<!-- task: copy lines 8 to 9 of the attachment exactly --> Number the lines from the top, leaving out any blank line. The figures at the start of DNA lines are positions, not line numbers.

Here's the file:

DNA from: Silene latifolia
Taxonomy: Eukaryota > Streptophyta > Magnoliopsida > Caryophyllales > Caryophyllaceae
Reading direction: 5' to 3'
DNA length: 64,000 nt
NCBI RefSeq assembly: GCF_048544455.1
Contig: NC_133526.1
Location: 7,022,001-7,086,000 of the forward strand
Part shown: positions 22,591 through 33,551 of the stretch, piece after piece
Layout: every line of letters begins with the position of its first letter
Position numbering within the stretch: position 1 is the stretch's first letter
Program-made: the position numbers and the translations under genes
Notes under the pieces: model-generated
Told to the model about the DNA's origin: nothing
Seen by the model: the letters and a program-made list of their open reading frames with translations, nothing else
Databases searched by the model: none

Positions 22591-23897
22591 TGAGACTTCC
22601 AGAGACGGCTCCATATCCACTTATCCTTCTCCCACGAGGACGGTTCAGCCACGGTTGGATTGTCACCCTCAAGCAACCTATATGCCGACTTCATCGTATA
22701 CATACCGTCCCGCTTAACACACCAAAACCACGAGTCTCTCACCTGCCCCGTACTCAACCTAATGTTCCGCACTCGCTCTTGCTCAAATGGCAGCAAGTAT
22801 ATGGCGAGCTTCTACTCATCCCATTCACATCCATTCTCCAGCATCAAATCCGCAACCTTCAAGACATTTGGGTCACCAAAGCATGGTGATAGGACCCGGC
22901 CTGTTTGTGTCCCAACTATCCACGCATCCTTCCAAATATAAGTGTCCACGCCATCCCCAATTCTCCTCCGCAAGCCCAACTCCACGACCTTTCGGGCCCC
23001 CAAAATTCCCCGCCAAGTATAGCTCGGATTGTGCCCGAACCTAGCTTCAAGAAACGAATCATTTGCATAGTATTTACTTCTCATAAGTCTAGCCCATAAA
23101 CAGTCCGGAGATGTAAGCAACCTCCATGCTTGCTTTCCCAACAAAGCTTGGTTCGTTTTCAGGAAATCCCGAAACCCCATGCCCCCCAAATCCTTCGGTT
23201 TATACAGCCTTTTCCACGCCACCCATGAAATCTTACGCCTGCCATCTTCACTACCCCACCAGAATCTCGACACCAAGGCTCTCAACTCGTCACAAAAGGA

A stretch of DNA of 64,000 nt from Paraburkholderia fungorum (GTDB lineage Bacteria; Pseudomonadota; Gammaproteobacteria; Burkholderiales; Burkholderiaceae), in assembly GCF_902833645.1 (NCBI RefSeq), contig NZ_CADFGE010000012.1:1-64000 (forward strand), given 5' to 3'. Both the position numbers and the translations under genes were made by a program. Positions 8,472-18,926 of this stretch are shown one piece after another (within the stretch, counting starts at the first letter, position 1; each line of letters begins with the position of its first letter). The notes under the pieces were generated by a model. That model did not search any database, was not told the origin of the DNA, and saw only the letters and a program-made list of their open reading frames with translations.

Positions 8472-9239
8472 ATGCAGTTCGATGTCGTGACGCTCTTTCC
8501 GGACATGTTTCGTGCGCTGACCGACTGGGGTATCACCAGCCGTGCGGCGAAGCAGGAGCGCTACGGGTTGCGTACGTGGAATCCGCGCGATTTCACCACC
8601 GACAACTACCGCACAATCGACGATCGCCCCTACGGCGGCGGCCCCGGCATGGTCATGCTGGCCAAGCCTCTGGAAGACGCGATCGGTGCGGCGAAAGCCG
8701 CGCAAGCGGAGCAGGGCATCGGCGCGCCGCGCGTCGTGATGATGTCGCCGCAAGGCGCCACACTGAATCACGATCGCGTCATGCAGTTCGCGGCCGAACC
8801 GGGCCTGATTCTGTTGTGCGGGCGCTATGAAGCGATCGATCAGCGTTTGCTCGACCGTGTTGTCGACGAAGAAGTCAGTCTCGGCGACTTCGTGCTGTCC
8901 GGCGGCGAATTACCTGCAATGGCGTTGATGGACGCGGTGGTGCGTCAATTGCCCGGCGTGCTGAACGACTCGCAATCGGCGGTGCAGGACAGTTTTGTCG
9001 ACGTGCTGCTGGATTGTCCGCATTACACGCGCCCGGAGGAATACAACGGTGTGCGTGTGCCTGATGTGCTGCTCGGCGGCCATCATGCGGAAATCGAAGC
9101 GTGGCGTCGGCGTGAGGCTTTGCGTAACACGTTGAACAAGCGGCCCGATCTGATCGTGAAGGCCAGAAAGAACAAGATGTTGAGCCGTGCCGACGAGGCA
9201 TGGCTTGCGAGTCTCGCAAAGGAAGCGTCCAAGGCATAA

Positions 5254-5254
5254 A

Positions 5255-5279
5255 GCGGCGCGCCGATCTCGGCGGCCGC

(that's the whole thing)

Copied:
Part shown: positions 22,591 through 33,551 of the stretch, piece after piece
Layout: every line of letters begins with the position of its first letter